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Unicorn farts smell a lot like freshly cooked bacon

A defense from a parent that lies to their child

By D-DonohoePublished 28 days ago 5 min read
Unicorn farts smell a lot like freshly cooked bacon
Photo by Jelleke Vanooteghem on Unsplash

Dad, what do unicorn farts smell like?

This is one of the hundreds of questions a day I get from my six-year-old daughter. Some of the questions are in the realm of what I would call normal like “why do I have to brush my teeth?” Others, like the one above can be a little more fanciful.

Equally, my answers can range from the scientifically accurate to the more stretched. Now I’m sure there are those perfect parents (i.e., those that have never had a child), looking down their perfectly shaped noses at me saying, “You should never lie to your child”.

Well, I’ve got to break it to you, Doctor Spock, most, if not all, parents lie to their children. Some are small lies like “Santa Claus brings your presents” up to the big ones like “If you work hard at school, you will get a good job” (sadly that is not a guarantee).

In the past, I’ve shared a story about one of my lies to my daughter, the butt-sensor.

The butt sensor remains effective, as a tool for keeping her from unnecessarily disrobing in front of strangers.

To say I lie often to my daughter is probably a bit of a stretch, but I do tell the occasional lie. There are several reasons why I, and other parents, lie to our children about things. Let’s look at the big reasons:

For her peace of mind

There are lots of bad things in this world, but does a six-year-old really need to worry about them all? In turn, do that six-year-old child's parents need to be kept awake by her worrying about them? The answer is NO.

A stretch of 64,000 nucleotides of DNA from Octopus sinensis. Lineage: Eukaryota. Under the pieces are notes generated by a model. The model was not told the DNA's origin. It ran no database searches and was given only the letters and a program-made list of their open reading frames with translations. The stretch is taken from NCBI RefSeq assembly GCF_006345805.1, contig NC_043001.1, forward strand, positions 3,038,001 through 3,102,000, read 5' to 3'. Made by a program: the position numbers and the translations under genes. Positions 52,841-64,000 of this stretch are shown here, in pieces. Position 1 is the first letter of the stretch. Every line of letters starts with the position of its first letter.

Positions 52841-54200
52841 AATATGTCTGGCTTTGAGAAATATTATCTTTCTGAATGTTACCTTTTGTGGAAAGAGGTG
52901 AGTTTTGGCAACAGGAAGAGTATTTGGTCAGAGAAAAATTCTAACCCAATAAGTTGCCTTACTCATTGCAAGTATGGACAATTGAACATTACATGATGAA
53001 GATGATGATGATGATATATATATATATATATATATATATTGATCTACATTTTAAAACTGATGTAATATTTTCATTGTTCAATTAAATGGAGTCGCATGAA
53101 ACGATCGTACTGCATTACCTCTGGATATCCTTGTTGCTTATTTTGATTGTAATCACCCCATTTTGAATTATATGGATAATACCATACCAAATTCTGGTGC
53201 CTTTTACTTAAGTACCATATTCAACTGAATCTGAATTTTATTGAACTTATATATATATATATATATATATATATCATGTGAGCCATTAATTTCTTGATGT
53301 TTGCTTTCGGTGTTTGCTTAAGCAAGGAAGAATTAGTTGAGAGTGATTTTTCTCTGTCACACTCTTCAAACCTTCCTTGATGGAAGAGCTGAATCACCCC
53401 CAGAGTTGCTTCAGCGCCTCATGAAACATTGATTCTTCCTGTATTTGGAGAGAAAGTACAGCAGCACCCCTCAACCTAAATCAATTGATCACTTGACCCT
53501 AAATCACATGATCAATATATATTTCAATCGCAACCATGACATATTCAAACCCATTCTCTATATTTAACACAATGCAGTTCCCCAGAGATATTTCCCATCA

When my daughter asks, “Are monsters real?” Then my brain immediately thinks, “there are some evil people on this planet that should be classified as monsters”. Instead, what I say is, “No darling, monsters aren’t real”. She doesn’t worry any more than she needs to, she doesn’t have nightmares, and I don’t have to go on for the next hour or so explaining just how evil some people are, which I can assure you would come from her follow-up questions.

To balance things out when she asks, “But fairies ARE real, aren’t they?” I naturally say, “Of course they are”.

It’s funny

Ok, I accept that the decision on what is funny rests with the individual. What one person considers funny; another might find terrifying.

For instance, where I grew up, we had a bird called a curlew that was around our house. Their cries sound quite blood-curdling. One night, a bit scared by the sound I asked my dad what it was. Now he could have easily said, “that’s a bird son, nothing to be afraid of…” instead he went the other route and said, “That’s the ghost of a child that was murdered”. My dad evidently thought this was hilarious. I, however, was left with nightmares for years.

I re-told that story as part of Dad's eulogy last year, evidently, all of his family and friends thought it was hilarious.